Invasive species are nothing new. In a global society, it’s all but inevitable that nonnative species will find their way into new environments. But the damage from allowing invasive species to infest our communities unchecked can be severe.
Between crop damage, loss of native species, and property damage, non-native insects cost local governments $2 billion per year. The same report estimated invasive insects cost a further $1.5 billion in residential property value loss.
One of these species that’s been of concern lately is the spotted Lanternfly. What threats does this encroaching insect pose? To find out, let’s take a look at what these invaders are and the damage they can wreak.
What Is the Spotted Lanternfly?
The spotted lanternfly is about one inch long and half an inch wide and easy to spot thanks to its distinctive wings. When they’re landed only their gray, spotted wings are visible. But when they take flight they expose their eye-catching red and black-spotted wings.
They’re also recognizable by their black head, black legs, and their yellow abdomen with black, bumblebee-like bands.
Native to China, they were first detected in Pennsylvania in 2014. They have since spread to 10 more states including Connecticut, Delaware, Indiana, Maryland, Massachusetts, New Jersey, New York, Ohio, Pennsylvania, Virginia, and West Virginia.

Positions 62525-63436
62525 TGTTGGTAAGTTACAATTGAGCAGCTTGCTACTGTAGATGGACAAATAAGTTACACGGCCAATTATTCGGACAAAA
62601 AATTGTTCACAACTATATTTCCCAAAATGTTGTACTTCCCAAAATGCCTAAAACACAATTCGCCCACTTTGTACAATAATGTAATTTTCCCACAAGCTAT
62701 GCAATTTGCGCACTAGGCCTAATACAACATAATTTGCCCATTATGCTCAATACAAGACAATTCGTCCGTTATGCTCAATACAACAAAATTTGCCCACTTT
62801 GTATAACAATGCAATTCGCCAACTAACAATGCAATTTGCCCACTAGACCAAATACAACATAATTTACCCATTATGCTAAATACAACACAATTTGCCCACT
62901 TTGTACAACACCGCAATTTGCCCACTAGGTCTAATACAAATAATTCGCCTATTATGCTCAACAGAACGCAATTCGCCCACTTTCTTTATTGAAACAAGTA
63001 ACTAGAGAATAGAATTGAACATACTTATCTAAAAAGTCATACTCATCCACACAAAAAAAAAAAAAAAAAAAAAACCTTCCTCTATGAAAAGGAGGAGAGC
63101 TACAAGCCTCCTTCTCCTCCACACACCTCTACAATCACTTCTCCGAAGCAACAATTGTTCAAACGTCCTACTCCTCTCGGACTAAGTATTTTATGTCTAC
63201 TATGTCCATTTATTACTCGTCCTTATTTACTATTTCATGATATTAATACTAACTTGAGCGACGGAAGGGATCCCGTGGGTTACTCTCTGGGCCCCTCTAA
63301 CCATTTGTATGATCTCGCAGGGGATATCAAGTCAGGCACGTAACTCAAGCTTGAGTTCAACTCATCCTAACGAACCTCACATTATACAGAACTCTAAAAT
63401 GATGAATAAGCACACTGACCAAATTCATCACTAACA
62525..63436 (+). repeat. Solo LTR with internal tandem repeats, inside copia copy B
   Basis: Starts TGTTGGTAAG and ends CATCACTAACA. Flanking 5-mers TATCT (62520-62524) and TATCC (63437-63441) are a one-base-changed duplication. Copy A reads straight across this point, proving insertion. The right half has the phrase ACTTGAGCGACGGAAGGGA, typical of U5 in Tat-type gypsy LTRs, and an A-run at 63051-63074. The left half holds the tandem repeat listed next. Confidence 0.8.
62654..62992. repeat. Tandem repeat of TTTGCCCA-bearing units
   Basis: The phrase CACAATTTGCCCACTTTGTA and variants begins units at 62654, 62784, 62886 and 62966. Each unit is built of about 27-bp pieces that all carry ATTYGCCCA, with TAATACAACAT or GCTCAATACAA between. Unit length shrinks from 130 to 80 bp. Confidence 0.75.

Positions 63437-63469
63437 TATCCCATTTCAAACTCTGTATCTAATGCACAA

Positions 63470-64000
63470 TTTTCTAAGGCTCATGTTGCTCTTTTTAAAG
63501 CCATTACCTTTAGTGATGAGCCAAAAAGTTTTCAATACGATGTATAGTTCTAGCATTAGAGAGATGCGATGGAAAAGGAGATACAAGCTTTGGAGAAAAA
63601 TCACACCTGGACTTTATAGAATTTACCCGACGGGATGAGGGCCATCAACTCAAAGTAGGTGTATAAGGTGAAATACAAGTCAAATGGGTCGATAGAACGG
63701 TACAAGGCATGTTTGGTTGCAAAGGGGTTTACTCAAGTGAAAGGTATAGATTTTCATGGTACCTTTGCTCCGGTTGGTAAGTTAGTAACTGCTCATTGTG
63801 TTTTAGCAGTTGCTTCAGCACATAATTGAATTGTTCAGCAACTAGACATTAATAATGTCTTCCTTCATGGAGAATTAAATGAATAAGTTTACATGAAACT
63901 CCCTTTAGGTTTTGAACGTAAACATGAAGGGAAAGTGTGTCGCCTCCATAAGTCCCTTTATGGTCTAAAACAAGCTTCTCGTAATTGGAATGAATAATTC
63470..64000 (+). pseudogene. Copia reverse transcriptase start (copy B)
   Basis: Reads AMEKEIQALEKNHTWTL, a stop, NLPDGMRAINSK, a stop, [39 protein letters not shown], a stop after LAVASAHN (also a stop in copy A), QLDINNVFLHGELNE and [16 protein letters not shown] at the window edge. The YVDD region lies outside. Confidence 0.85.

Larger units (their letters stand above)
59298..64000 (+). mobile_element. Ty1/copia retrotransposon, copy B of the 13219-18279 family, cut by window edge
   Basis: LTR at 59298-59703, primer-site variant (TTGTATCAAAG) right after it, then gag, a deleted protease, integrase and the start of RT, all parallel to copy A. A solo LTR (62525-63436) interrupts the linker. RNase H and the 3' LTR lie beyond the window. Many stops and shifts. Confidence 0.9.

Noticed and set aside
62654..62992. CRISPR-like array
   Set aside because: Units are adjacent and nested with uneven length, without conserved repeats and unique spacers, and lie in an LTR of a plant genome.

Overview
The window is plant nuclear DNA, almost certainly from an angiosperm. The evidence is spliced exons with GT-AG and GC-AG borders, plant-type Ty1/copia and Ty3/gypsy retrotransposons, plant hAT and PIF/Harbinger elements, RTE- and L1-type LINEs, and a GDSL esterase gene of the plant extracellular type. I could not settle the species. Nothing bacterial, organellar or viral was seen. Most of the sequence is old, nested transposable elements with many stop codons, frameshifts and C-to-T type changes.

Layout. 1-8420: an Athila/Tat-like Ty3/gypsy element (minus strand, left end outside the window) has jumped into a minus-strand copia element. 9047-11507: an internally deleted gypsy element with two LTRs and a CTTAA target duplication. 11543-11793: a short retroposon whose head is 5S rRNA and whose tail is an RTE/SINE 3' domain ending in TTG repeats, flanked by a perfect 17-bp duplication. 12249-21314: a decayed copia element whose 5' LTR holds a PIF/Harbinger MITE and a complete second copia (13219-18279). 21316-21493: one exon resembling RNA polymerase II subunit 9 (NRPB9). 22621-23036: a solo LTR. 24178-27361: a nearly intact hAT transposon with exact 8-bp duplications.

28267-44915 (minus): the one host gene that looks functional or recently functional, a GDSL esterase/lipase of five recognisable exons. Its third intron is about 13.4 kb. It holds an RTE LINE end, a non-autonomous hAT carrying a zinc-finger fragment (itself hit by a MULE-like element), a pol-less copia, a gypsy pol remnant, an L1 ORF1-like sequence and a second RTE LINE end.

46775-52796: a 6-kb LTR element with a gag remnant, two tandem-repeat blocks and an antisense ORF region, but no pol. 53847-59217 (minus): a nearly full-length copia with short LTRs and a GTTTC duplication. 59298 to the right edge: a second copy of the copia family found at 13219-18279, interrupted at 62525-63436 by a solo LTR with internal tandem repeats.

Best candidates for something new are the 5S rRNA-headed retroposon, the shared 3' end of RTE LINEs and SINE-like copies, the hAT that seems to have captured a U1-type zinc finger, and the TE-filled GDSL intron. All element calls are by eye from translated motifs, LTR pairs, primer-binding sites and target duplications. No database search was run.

The pest feeds on a wide range of fruit, ornamental, and woody trees. In particular, they pose a threat to orchards, where they can devastate crops.
Even without spotting the flies themselves, you can often find evidence of their work. Oozing sap from wounded trees, a foul, fermented smell, and buildup up honeydew or sooty mold may all be signs of an infestation. In severe cases, you’ll start to notice tree dieback due to long-term damage.
The flies themselves are not long-distance flyers. However, they’re known to “hitchhike” long distances when people carry an egg mass along with them during camping, hiking, or clearing land.
Managing Invasive Species On Your Property
Pests like the spotted lanternfly can pose a threat to plants on your property or local agriculture. As such, any you find should be killed on-sight.
That said, killing an adult will do nothing to prevent a brood from hatching once it’s been laid. So your next step should be to report a suspected infestation to the state.
Besides reporting infestations, there are steps that you can take during your regular garden care to catch outbreaks early.
When preparing for seasonal holidays, take the opportunity to check outdoor items and fixtures for egg clusters. You should also inspect your trees and plants for signs of illness and damage. For some basics on preparing your property and what to check for during the change of the seasons, look here to learn more.
A Rapid Response Is Crucial
When dealing with any invasive species, acting fast to remove the infestation is paramount. And the spotted lanternfly is only one such threat you may find in your garden.
To keep up to date with emerging threat reports, as well as general insight into building a better home and garden, be sure to keep up with all our latest household news and guides.